Progress towards gender equality within government has never been uniform: the number of women at every level of government has fluctuated significantly over the past two decades. The proportion of women in Sunak’s cabinet is, for instance, lower than at the beginning of Liz Truss’ premiership, when it stood at 35%.

A series of bar charts from the Institute for Government showing the proportion of female ministers at each ministerial rank before and after the November 2023 reshuffle. The proportion of female ministers in the cabinet increased, while the proportion of female ministers in government as a whole fell.

The representation of women is much higher among ministers in the devolved administrations. In Wales, women are the majority in both the cabinet (56%) and among ministers as a whole (64%). In Scotland, 60% of the cabinet is female and women represent 57% of all ministers.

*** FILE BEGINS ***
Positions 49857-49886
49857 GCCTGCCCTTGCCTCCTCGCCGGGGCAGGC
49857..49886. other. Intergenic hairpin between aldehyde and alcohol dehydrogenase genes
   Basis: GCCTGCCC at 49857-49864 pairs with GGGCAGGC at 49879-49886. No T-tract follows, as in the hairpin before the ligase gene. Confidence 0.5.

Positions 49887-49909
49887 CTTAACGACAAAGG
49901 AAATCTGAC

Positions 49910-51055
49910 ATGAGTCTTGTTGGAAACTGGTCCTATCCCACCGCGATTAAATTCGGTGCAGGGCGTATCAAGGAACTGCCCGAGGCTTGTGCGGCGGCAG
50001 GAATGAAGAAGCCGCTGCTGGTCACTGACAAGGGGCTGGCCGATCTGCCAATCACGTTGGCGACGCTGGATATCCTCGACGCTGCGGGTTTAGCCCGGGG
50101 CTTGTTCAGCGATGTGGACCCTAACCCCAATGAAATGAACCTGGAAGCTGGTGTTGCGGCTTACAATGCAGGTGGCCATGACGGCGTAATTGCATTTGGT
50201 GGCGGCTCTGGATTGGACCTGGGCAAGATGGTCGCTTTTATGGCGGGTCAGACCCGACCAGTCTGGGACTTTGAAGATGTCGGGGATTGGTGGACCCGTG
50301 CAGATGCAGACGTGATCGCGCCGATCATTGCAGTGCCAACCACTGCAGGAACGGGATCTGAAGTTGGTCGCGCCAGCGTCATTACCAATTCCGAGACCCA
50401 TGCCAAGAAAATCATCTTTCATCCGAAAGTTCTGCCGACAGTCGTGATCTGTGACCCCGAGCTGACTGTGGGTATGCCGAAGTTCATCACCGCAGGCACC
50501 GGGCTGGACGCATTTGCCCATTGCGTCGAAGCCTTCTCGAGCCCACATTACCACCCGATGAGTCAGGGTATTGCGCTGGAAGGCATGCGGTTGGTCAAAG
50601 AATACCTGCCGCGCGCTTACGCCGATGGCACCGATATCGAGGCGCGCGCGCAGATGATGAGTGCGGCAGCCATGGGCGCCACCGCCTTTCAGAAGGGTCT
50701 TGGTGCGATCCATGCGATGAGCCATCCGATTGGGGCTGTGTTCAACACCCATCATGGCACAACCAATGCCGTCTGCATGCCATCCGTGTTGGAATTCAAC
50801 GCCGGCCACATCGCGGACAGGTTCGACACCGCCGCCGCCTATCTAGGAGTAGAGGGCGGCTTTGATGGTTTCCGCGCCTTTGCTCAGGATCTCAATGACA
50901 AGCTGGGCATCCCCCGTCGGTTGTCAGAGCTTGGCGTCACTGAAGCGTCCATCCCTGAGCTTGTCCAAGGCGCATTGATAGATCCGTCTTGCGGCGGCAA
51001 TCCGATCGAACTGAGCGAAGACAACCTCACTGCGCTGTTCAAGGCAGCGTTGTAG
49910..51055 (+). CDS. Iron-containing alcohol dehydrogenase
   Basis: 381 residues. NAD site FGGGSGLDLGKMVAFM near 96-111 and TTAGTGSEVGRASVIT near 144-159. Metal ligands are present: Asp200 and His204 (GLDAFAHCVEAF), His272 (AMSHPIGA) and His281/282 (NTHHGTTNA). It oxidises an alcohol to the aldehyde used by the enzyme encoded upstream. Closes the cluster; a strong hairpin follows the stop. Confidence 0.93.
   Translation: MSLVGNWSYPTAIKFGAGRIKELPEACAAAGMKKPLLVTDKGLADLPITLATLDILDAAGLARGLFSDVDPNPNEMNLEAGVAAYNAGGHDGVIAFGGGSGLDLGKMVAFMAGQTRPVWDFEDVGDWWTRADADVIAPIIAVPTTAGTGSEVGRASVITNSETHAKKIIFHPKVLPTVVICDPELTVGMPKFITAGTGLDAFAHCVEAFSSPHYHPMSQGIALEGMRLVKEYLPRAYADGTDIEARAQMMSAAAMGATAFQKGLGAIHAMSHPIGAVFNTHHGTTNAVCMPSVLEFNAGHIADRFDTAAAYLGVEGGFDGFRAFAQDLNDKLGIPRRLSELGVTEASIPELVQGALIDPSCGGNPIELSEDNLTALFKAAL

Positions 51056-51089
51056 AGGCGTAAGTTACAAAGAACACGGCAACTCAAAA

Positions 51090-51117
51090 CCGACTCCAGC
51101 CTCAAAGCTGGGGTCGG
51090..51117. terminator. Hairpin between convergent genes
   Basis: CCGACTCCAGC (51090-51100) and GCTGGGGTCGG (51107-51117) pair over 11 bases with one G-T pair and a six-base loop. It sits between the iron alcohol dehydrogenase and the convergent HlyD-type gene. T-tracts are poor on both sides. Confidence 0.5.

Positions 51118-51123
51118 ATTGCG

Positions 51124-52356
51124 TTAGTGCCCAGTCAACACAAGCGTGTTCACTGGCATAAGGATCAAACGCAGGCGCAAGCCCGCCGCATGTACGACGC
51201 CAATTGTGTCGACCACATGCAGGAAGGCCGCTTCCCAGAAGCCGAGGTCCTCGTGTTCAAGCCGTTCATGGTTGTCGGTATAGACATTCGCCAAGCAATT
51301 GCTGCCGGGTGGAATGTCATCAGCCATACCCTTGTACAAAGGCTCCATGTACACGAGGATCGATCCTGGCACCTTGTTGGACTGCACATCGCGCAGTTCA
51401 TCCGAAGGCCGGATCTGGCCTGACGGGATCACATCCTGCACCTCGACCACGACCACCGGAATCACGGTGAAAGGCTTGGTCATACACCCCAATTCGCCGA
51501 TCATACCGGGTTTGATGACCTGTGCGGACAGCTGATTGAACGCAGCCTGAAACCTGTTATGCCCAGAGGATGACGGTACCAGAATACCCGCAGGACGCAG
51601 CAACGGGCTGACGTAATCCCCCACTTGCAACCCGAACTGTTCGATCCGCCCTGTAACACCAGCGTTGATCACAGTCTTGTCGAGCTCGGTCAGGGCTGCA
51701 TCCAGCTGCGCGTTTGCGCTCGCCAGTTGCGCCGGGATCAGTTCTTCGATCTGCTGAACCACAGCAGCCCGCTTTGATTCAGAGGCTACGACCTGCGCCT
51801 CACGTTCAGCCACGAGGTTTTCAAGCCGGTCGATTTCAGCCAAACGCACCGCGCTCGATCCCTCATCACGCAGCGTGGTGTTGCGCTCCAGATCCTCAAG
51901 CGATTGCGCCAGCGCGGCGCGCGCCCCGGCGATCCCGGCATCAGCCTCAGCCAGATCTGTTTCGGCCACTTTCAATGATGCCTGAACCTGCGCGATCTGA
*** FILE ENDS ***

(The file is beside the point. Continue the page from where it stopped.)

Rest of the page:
How has the gender balance among ministers changed over time?

The first woman to become a cabinet minister was Margaret Bondfield, who served as minister for Labour between 1929 and 1931 during Ramsay Macdonald’s premiership. Tony Blair’s 1997 cabinet was the first to include more than two women simultaneously. 14 Watson C, Uberoi E, Mutebi N, Bolton P, Danechi S, Women in Politics and Public Life, 2 March 2021, commonslibrary.parliament.uk/research-briefings/sn01250